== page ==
PIA23304: A Work of Art
 Target Name:  Mars
 Is a satellite of:  Sol (our sun)
 Mission:  Mars Reconnaissance Orbiter (MRO)
 Spacecraft:  Mars Reconnaissance Orbiter (MRO)
 Instrument:  HiRISE
 Product Size:  2560 x 1920 pixels (w x h)
 Produced By:  University of Arizona/HiRISE-LPL
 Full-Res TIFF:  PIA23304.tif (14.75 MB)
 Full-Res JPEG:  PIA23304.jpg (809.6 kB)

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An impressionist painting? No, it's a new impact crater that has appeared on the surface of Mars, formed at most between September 2016 and February 2019.

What makes this stand out is the darker material exposed beneath the reddish dust. It looks blue because its a false color image, which combines several color filters to enhance differences between material compositions. The light blue indicates an absence of brighter, redder dust where the impact blast scoured the surface, revealing bedrock below. The very bright blue could be ejecta with a different composition that was thrown by the impact.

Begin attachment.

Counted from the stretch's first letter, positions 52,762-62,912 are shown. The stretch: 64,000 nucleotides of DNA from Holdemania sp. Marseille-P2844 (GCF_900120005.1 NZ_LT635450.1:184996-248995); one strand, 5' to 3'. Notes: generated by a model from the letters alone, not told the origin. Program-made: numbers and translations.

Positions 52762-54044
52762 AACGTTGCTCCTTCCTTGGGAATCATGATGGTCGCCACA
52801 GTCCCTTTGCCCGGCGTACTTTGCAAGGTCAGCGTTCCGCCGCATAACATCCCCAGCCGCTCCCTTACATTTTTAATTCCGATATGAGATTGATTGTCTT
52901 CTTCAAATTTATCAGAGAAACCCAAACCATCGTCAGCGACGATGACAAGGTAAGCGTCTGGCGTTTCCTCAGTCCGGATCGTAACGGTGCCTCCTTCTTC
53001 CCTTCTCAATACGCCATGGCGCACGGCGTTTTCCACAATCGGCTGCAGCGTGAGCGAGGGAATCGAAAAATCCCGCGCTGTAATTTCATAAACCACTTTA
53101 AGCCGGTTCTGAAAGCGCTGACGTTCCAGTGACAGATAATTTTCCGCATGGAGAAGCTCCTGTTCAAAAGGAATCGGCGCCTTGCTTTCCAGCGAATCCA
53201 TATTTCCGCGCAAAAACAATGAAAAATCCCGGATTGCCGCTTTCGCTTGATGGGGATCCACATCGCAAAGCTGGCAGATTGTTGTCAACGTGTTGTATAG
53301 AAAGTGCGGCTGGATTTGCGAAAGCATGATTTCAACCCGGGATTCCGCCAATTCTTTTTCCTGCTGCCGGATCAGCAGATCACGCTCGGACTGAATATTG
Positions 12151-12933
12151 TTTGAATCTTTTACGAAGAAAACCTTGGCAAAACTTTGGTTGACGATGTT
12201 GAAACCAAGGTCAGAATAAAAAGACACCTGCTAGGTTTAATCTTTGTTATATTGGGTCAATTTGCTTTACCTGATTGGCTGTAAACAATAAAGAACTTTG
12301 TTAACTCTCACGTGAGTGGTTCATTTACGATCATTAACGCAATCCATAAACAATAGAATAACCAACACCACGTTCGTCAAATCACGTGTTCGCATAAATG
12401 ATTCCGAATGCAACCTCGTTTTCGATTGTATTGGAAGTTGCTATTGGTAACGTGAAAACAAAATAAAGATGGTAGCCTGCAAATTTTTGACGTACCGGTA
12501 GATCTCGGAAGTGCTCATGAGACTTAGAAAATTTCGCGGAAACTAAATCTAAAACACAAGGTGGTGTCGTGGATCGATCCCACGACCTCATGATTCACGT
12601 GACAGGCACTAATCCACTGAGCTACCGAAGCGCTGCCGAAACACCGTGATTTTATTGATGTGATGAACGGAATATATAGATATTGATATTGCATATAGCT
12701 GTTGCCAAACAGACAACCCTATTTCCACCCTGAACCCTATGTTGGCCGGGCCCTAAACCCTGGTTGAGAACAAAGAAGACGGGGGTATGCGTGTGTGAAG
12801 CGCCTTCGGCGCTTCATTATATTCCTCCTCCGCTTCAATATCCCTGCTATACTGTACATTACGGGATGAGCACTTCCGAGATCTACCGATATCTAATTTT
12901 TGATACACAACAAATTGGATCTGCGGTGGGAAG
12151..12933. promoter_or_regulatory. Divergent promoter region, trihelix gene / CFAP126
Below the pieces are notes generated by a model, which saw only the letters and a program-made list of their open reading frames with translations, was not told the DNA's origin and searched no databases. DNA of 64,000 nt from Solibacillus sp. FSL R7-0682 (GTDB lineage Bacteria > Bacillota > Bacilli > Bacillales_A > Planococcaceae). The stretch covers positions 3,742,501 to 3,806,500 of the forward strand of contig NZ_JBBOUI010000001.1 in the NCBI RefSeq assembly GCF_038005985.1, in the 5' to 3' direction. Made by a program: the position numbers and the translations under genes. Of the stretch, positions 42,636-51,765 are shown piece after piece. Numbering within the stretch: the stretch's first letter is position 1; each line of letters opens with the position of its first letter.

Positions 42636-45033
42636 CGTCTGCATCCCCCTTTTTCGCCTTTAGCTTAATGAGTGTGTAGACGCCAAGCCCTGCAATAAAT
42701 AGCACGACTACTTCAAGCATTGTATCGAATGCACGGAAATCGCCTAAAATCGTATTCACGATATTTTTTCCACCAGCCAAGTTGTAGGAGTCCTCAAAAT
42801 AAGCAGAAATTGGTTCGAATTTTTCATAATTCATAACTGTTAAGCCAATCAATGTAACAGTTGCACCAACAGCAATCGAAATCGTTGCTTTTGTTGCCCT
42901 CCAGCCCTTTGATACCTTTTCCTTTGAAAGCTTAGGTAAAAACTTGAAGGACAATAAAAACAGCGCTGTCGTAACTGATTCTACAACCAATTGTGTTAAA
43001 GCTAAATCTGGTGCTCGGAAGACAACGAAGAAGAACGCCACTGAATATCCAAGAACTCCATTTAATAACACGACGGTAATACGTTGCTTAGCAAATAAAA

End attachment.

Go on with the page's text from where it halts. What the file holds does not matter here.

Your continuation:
The blue color isnt ice. This impact was near the equator, not in a region where wed expect shallow ice below the surface.

The University of Arizona, in Tucson, operates HiRISE, which was built by Ball Aerospace & Technologies Corp., in Boulder, Colorado. NASA's Jet Propulsion Laboratory, a division of Caltech in Pasadena, California, manages the Mars Reconnaissance Orbiter Project for NASA's Science Mission Directorate, Washington.

Image Credit:
NASA/JPL-Caltech/University of Arizona

Image Addition Date:
2019-06-18